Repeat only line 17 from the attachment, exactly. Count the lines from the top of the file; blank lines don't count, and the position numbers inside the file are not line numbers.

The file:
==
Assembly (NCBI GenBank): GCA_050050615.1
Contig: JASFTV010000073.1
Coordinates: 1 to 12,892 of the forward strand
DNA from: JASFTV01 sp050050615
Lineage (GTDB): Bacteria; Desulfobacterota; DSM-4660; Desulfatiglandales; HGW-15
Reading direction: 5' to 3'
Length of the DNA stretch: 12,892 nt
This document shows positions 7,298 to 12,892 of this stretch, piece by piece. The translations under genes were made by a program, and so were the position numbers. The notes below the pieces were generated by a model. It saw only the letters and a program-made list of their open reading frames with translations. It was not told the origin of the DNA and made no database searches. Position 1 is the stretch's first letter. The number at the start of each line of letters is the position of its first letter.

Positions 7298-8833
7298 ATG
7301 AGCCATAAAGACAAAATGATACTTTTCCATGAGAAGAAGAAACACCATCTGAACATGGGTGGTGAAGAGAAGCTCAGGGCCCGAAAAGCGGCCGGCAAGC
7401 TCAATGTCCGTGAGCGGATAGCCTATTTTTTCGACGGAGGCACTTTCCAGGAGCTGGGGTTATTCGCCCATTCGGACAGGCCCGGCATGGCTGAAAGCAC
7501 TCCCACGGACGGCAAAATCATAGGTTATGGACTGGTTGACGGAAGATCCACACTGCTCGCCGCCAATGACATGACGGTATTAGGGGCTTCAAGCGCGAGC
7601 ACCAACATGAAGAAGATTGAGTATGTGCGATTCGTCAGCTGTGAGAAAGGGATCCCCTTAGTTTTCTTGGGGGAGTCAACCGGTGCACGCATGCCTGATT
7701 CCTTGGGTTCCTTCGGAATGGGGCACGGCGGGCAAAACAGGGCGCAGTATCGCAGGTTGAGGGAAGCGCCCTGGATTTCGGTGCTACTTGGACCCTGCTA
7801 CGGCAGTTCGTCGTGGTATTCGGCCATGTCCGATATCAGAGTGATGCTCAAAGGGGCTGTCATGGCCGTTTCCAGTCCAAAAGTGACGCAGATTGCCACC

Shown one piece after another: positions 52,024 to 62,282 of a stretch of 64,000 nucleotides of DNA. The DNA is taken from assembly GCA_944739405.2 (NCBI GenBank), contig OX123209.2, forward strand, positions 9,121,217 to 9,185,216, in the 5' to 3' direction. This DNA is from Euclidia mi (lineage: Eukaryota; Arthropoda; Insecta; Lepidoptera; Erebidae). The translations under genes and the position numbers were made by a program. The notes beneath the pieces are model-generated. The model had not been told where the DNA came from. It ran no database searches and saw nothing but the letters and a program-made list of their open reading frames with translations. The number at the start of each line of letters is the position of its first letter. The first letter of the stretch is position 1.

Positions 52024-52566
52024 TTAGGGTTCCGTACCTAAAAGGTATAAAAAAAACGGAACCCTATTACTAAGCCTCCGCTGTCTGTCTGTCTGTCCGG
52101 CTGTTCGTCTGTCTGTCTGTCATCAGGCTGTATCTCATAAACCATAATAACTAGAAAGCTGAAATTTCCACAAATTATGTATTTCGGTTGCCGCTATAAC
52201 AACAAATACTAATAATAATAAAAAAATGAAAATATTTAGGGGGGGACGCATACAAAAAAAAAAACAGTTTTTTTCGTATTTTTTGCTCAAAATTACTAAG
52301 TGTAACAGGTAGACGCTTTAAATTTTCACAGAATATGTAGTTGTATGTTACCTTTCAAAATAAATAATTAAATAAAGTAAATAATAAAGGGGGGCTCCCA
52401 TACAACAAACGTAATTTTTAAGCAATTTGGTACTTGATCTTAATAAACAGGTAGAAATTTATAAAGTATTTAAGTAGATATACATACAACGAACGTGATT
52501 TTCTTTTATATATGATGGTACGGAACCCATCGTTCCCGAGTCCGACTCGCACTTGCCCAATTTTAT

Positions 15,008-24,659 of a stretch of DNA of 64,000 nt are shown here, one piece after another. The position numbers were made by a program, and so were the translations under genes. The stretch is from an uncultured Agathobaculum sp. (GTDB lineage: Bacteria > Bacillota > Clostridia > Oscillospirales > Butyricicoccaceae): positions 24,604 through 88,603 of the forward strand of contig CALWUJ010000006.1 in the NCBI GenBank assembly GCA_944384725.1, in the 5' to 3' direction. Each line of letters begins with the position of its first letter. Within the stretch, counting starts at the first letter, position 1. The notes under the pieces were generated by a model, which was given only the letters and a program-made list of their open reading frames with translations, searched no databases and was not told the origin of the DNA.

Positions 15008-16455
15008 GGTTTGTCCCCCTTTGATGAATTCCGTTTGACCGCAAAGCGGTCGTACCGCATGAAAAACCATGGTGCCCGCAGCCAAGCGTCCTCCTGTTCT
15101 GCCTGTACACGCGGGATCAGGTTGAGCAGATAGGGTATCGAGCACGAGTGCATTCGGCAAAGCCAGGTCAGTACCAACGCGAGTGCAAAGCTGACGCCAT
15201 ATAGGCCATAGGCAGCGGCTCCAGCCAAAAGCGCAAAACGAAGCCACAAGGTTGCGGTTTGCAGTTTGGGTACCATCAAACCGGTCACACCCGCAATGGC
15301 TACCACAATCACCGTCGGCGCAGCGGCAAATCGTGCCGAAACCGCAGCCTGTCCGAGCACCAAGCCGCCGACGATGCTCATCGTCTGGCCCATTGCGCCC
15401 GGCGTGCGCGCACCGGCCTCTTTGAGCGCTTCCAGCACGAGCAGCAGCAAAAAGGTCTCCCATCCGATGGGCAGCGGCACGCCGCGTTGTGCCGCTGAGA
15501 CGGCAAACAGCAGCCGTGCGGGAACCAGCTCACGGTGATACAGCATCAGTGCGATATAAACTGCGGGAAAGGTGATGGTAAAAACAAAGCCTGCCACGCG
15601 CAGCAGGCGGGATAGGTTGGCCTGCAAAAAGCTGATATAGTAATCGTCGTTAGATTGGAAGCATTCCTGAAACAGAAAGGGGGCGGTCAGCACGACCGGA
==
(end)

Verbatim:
Shown one piece after another: positions 52,024 to 62,282 of a stretch of 64,000 nucleotides of DNA. The DNA is taken from assembly GCA_944739405.2 (NCBI GenBank), contig OX123209.2, forward strand, positions 9,121,217 to 9,185,216, in the 5' to 3' direction. This DNA is from Euclidia mi (lineage: Eukaryota; Arthropoda; Insecta; Lepidoptera; Erebidae). The translations under genes and the position numbers were made by a program. The notes beneath the pieces are model-generated. The model had not been told where the DNA came from. It ran no database searches and saw nothing but the letters and a program-made list of their open reading frames with translations. The number at the start of each line of letters is the position of its first letter. The first letter of the stretch is position 1.